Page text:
Authors: Martin Myrone and Amy Concannon
William Blake (1757–1827) created some of the most iconic images in the history of art. He was a countercultural painter whose personal struggles, technical innovations, and revelatory vision have inspired generations of artists. This marvelously illustrated book explores the biographical, artistic, and political contexts that shaped Blake’s work, and demonstrates why he was a singularly gifted visual artist with renewed relevance for us today, says a review on the Princeton University Press website.
The book explores Blake’s relationship with the art world of his time and provides new perspectives on his craft as a printmaker, poet, watercolorist, and painter. It makes sense of the profound historical forces with which he contended during his lifetime, from revolutions in America and France to the dehumanizing effects of industrialization.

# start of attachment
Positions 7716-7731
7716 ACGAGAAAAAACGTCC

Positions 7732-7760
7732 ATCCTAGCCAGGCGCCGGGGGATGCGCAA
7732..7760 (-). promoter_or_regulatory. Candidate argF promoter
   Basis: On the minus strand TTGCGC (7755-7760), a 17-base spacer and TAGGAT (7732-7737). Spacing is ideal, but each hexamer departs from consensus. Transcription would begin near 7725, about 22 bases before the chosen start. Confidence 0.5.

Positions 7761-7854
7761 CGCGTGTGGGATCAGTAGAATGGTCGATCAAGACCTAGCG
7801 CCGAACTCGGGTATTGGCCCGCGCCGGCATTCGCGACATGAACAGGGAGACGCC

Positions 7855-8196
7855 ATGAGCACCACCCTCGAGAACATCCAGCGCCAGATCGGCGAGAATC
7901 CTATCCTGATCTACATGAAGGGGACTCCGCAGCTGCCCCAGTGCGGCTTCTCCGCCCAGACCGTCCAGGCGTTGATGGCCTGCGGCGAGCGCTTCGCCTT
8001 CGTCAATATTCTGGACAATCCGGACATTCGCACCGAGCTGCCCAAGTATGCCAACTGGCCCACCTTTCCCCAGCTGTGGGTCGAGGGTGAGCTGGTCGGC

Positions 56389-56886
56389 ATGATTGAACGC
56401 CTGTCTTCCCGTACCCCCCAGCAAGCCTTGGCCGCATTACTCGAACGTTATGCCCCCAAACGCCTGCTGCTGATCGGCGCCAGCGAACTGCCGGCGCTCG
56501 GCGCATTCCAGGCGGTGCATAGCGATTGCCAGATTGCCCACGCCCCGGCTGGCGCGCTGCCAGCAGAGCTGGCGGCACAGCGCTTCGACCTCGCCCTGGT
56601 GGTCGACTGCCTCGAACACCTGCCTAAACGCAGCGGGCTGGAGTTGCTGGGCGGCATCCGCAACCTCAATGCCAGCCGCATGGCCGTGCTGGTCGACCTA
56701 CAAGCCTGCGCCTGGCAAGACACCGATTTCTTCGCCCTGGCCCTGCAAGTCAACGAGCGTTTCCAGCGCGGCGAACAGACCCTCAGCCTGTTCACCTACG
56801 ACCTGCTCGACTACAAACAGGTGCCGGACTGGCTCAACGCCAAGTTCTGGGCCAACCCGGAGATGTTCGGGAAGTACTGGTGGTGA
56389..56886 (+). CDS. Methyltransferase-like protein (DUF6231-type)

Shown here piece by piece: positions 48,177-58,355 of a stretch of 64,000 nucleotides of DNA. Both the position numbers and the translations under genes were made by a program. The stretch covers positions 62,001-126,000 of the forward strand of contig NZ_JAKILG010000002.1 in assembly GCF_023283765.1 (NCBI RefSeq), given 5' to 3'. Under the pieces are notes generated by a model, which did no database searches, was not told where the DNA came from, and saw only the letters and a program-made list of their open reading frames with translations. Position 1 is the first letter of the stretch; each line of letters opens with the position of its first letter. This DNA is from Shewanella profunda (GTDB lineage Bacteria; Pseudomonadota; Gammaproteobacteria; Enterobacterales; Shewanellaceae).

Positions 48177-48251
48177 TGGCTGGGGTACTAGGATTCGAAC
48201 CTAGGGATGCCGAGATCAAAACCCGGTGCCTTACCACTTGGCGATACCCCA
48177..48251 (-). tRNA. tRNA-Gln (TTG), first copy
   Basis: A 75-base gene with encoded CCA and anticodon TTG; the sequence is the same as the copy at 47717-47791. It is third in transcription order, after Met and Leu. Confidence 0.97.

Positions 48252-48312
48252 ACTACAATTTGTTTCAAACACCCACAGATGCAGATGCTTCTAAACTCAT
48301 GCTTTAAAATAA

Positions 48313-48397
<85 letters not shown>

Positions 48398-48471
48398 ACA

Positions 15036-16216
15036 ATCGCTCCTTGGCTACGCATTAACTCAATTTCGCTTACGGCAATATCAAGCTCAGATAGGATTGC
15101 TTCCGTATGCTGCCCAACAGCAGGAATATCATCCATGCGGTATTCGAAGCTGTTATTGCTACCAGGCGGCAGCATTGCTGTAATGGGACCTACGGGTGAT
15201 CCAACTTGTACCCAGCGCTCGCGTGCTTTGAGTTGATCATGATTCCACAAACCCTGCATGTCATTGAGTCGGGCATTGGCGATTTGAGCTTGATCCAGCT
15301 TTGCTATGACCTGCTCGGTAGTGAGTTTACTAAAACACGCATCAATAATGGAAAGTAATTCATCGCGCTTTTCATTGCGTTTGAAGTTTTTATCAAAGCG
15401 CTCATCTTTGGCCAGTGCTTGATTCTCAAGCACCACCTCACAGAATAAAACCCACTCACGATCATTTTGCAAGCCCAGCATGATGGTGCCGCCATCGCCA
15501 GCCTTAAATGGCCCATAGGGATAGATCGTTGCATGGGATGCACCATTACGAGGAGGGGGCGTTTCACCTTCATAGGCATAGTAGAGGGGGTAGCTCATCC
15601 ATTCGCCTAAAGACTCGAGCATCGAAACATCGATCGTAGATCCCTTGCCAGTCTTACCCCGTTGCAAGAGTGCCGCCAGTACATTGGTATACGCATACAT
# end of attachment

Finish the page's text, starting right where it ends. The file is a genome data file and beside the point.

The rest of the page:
Readers gain incomparable insights into Blake’s desire for recognition and commercial success, his role as social critic, his visionary experience of London, his hatred of empire, and the bitter disappointments that drove him to retire from the world in his final years.